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When China and India were surprisingly similar

A collection of essays explores the parallel trajectories of the two countries between 1600 and 1900
Each essay in What China and India Once Were: The Pasts That May Shape the Global Future is written jointly by an Indian and a Chinese scholar

TCA Srinivasa Raghavan   |   Published 28.01.19, 10:42 AM

What China and India Once Were: The Pasts That May Shape the Global Future, Edited by Sheldon Pollock and Benjamin Elman, Penguin Viking, Rs 799



The authors of this chapter – Benjamin Elman and Christopher Minkowski – have tried to see, with extreme circumspection and politeness, if the claims of India and China in respect of ‘Science’ hold any water.

Their conclusion is watery and they dodge what is known as the big Needham Question -- to use his own words -- “the essential problem is why modern science had not developed in Chinese civilization (or Indian) but only in Europe.”

They provide an answer obliquely by devoting almost the entire chapter to how both sets of rulers preferred astronomy and calendars to other things. The details of this preference are fascinating but the overall conclusion is quite disappointing. At least where science is concerned, neither India nor China amounted to much.

The industrial revolution in England from the mid-18th century onwards left India and China far behind. Before that they were the largest producers of goods and services in the world. Now in the 21st century they are once again regaining their lost positions.

In this volume What China and India Once Were: The Pasts That May Shape the Global Future, Sheldon Pollock, a respected scholar of Indian culture and Benjamin Elman, a noted expert on China, have gathered together 18 scholars to tell us what India and China were really like before the West overwhelmed them in the 19th century and made them forget their pasts by imposing its own preferences on them.

Pollock and Elman have tried a unique experiment in the eight main essays that comprise this volume. Each essay is written jointly by an Indian and a Chinese scholar.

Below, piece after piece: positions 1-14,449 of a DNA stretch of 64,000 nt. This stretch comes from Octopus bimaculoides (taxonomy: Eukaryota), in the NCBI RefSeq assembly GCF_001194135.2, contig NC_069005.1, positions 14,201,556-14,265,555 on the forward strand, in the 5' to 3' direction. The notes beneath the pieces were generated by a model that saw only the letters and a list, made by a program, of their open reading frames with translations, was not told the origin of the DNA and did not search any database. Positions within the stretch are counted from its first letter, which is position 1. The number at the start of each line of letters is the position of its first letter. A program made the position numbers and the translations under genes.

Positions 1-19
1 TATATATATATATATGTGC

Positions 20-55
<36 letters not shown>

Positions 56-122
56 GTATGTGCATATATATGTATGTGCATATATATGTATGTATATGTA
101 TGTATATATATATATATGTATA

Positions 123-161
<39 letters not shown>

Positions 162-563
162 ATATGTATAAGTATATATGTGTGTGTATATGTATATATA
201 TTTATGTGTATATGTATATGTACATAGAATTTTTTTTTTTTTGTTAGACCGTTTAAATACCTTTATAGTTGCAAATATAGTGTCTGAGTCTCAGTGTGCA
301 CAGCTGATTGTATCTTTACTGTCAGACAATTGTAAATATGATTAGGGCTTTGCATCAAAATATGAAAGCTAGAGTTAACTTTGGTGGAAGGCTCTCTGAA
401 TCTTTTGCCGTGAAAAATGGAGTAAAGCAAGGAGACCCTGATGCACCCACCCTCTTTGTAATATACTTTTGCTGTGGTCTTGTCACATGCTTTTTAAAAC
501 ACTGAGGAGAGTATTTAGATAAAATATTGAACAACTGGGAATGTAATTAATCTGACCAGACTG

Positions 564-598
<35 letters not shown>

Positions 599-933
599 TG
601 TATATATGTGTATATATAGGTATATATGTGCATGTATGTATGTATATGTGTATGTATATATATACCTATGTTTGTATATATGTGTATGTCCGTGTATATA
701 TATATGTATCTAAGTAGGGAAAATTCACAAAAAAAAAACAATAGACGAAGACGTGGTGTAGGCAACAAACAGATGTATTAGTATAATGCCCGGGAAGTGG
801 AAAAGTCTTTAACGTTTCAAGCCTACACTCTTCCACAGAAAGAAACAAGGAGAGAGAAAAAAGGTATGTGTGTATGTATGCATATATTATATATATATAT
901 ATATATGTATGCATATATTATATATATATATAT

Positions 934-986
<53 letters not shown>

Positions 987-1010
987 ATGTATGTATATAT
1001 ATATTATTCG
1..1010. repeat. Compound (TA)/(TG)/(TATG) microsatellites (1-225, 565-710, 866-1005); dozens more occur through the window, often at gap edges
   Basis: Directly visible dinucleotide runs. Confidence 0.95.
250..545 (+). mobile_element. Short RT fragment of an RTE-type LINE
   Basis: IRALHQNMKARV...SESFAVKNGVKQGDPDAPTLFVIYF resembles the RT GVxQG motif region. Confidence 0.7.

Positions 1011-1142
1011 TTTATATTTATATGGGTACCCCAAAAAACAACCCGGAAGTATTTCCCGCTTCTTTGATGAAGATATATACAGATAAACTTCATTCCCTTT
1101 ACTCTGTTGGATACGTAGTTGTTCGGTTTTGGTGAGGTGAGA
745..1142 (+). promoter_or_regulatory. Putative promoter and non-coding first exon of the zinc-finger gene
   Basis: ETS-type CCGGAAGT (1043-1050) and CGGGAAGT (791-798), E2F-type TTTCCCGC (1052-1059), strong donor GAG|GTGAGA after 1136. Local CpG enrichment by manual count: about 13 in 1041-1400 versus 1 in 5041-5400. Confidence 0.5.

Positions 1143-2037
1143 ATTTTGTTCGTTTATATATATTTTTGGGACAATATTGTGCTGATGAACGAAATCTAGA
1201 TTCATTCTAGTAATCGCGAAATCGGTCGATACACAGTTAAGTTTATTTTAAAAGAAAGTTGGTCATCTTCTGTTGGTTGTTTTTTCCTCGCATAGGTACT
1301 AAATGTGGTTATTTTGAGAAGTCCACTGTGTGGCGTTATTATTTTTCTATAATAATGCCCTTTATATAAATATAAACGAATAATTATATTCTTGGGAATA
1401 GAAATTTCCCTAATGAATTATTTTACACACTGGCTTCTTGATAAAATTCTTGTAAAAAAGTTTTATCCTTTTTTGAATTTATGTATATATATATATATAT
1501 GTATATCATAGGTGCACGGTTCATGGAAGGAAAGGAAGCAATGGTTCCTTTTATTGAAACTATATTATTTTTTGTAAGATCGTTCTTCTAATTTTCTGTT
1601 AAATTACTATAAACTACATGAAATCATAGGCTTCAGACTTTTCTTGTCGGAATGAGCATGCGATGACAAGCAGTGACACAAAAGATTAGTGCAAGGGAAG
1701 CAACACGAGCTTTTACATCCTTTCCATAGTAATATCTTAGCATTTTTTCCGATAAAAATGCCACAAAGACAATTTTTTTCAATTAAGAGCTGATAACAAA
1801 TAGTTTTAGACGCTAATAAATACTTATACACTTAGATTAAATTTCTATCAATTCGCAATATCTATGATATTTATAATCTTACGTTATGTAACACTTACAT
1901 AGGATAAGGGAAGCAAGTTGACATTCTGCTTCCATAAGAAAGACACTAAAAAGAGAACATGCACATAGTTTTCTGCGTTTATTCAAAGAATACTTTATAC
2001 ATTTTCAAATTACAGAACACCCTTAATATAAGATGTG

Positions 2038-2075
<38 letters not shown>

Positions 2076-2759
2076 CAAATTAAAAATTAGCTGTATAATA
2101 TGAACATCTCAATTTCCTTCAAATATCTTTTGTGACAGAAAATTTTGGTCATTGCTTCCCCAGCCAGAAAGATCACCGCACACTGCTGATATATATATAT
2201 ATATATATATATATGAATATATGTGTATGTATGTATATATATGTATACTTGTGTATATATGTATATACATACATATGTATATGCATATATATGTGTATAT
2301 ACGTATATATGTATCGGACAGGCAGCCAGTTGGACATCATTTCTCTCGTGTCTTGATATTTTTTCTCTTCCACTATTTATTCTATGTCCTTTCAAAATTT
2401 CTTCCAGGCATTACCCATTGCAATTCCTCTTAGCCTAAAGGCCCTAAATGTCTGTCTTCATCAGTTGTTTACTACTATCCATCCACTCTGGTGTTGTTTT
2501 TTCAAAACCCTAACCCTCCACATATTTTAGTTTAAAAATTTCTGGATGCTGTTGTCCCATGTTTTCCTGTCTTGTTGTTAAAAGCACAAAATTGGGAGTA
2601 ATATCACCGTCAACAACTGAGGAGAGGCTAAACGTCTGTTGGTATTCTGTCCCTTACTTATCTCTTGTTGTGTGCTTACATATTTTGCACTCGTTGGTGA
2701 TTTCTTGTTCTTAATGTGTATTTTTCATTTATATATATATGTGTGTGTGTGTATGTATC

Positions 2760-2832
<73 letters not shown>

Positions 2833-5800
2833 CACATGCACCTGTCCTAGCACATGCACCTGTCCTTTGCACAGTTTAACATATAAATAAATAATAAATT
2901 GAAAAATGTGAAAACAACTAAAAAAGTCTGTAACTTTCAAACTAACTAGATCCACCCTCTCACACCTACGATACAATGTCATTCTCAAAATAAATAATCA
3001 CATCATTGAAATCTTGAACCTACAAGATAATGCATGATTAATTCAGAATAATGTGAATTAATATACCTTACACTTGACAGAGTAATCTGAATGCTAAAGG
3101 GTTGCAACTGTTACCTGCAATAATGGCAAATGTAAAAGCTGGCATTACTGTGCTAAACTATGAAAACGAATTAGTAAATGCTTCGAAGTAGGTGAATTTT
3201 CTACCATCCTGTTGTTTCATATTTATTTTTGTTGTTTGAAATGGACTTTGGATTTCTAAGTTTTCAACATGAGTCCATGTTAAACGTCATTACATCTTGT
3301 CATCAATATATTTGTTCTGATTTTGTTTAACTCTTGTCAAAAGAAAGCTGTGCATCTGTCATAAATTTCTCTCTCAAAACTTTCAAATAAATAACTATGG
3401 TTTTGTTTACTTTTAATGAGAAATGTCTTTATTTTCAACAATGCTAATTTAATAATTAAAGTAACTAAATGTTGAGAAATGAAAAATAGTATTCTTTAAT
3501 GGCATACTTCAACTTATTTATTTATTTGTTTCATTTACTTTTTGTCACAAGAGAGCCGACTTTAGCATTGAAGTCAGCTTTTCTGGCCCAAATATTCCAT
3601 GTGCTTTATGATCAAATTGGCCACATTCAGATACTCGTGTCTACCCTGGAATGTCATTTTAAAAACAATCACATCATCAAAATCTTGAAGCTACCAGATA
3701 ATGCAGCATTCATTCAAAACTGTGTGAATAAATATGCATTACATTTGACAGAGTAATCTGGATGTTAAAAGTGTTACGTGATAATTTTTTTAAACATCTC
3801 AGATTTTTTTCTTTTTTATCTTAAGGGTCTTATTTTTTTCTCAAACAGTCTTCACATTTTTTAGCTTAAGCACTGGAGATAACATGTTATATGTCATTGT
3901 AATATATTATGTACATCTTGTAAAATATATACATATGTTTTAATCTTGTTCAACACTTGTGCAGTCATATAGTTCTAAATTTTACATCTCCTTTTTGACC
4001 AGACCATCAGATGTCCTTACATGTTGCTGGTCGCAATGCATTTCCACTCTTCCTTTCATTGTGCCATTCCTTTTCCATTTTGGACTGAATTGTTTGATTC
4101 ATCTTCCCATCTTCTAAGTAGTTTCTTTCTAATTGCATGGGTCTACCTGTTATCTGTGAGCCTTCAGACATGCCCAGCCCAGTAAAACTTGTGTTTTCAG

What emerges, although not very easily accessible to the lay reader, is a veritable feast of information and analysis. It is, in that sense -- after due academic care has been taken to define everything with as much clarity as possible -- an exemplar of comparative analysis.

Peas of a pod?

The two ruling dispensations in the period under consideration were the Mughals in India and the Qings in China. Both were outsiders. The Mughals came from Central Asia and the Qings were Manchus from Manchuria, a minority ethnic group in that part of the world.

It is extraordinary the extent to which between 1600 and 1900 both followed similar trajectories. Territorial conquest was, of course, a crucial element of their policies but so was the devising of new arrangements for governance whose objective was to extract wealth by taxing the farmers.

A large portion of the taxes were used for maintaining an army but, despite having a huge coastline, neither paid much attention to the navy. In the end this proved their undoing when the English arrived.

Both were dependent on military subalterns who eventually claimed limited sovereignty. The fragmentation this led to made it easy for foreigners to conquer the two countries. Both never developed their civil governments to the extent that their large populations required. This left them perennially short of revenue.

They, therefore, permitted foreign merchants who soon extracted concessions in return for the capital they brought. Over time, this altered the basic structure of their economies with their coastal areas getting integrated with European economies.

Eventually, this dichotomy between coast and hinterland caused their decline and downfall. As the authors of this essay – Pamela Crossley and Richard M Eaton -- on politics and government put it “neither empire developed a national style of rulership or a narrative of successful opposition to foreign intrusion that would have made them appear authentic to their subjects”.

In short, both lost legitimacy.


The two other topics of interest, to me at least, were history and science in India and China between 1600 and 1900. Neither presents a very edifying picture.

Where history is concerned, both approached it as an exercise in biography writing, the subject, of course, being the ruler. Thus, almost the entire exercise became a competition into hagiographies – almost because there were the odd persons who took a different approach and were either ignored (India) or put to death (China).

What does stand out is the obsession of rulers in both countries to control the narrative. But Indian rulers were far less paranoid than their Chinese counterparts even though they were far less powerful. This persists in both countries.

It must also be added that that post-1950, unlike in China, India’s much treasured tradition of independent journalism is providing future historians with an alternative source of history.

There is one striking feature that the authors – Cynthia Brokaw and Allison Busch – do not touch upon. This is that unlike in Europe where history is the tale of progress in the welfare of the people both in India and China there is a deliberate attempt to portray a Golden Age somewhere in the distant past. How this could have been has never been obvious.

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